There is talk of a ticker tape parade to honor the military men and women who have served in Iraq. This is a wonderful idea, as yet to be approved by the mayor (who is resisting). If this does come to pass, it HAS GOT TO BE done better than this. It would be an insult to “honor” these Iraqi War Veterans, who have risked life and limb for us, by subjecting them to a shower of toilet paper and the contents of the office paper jam. Let’s have that parade, but let’s do it right!

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February 8, 2012 Posted by | daily life | , , , , , | Leave a comment

Martí, Bolivar, Duarte and Rivera perch in a Ponce Park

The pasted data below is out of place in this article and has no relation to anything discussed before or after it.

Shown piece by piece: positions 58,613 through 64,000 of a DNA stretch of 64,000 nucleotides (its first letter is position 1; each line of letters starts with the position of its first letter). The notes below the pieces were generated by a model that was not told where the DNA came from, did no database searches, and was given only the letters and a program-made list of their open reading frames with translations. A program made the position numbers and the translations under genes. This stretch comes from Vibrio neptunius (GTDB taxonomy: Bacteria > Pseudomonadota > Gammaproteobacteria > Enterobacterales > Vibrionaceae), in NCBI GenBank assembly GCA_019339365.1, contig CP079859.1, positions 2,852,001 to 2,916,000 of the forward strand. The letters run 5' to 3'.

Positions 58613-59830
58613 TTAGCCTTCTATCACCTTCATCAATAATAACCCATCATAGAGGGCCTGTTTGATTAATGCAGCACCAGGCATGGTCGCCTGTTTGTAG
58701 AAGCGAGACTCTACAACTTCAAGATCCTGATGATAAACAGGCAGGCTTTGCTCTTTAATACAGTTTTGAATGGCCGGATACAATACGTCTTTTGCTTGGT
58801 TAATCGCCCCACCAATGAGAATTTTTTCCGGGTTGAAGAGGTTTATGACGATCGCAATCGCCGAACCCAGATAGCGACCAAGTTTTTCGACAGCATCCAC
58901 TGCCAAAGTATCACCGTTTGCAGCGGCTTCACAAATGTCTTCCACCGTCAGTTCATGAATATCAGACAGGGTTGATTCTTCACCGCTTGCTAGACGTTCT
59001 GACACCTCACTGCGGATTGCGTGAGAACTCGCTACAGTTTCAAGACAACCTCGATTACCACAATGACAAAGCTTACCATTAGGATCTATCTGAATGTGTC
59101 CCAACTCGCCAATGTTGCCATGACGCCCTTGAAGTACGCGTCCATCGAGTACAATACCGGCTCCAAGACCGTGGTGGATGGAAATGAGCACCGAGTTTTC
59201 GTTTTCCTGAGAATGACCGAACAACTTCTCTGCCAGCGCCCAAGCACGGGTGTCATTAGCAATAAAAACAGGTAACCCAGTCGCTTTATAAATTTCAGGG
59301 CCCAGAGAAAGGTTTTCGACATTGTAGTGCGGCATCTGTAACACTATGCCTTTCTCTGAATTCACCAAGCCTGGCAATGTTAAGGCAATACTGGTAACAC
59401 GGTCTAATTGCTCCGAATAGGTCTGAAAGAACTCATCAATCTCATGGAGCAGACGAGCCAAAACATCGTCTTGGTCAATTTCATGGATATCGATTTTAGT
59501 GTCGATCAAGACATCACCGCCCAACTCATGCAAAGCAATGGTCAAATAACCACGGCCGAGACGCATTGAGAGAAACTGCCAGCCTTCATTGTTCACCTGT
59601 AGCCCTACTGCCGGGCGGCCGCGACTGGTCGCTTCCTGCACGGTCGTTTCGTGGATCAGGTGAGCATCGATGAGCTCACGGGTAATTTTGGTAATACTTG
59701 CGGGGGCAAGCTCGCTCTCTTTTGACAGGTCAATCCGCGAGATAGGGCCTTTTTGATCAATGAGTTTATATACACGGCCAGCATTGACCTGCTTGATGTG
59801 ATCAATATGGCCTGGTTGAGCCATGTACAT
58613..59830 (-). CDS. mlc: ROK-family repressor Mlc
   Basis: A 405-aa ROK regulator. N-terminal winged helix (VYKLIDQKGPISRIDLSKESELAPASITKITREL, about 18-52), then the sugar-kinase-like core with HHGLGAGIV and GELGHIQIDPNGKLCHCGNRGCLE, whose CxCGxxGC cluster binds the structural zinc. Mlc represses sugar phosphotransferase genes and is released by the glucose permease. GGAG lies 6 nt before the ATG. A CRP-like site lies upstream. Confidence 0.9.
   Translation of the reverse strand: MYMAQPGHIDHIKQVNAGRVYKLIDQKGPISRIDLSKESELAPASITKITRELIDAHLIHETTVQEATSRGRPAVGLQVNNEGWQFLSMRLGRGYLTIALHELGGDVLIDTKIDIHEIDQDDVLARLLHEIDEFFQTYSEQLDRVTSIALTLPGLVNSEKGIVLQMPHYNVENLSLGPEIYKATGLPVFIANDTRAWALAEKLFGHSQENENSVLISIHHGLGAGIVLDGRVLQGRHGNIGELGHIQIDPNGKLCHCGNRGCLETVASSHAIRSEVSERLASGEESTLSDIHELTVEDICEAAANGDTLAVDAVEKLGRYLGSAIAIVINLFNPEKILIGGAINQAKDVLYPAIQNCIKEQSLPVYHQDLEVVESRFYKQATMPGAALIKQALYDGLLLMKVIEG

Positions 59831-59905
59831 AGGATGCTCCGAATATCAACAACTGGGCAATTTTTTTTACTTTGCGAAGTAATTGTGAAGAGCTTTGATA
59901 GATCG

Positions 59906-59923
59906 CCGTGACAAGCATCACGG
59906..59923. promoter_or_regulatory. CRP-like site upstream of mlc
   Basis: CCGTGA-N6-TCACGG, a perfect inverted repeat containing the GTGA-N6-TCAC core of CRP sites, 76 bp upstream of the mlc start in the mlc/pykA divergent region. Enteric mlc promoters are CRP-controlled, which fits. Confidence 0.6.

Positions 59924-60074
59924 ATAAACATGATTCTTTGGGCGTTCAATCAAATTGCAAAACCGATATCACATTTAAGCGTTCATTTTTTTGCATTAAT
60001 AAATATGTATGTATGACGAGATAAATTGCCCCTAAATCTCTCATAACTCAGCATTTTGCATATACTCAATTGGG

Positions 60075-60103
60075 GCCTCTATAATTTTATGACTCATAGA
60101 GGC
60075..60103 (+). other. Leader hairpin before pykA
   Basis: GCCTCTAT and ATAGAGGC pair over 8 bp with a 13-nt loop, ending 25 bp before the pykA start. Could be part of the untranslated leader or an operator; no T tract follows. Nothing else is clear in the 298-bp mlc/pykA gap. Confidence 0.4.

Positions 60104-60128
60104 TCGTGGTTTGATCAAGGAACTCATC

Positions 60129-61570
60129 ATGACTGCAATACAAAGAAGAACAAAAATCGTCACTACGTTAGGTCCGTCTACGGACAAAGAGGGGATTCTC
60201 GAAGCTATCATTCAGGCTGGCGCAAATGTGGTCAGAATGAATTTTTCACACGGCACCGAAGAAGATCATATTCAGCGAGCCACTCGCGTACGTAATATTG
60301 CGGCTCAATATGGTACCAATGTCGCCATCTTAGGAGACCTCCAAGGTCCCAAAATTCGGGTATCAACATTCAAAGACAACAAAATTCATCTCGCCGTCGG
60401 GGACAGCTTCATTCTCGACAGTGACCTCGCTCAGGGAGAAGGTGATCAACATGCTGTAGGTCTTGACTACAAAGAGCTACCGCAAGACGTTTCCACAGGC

There is a wonderfully tranquil corner of Ponce, Puerto Rico where a group of small parks meet the Portuguese River. Here each park has a theme, and I sat in the one dedicated to the thinkers and statesmen that are national heroes of independence in the Spanish speaking Caribbean. Busts of the four famous men of this region gaze across a patch of green at each other: Simón Bolivar of Venezuela, José Martí of Cuba, Juan Pablo Duarte of the Dominican Republic and Puerto Rico’s own Luis Muñoz Rivera. They are modest scupltures that perch just barely above eye level and they seem at home among the foliage and the occasional visitor that chooses to commune with them here. Beyond this park is the Bridge of Lions and a road that leads traffic into the old city, but the park itself is leafy and quiet and perfect for meditation or photography, or drawing.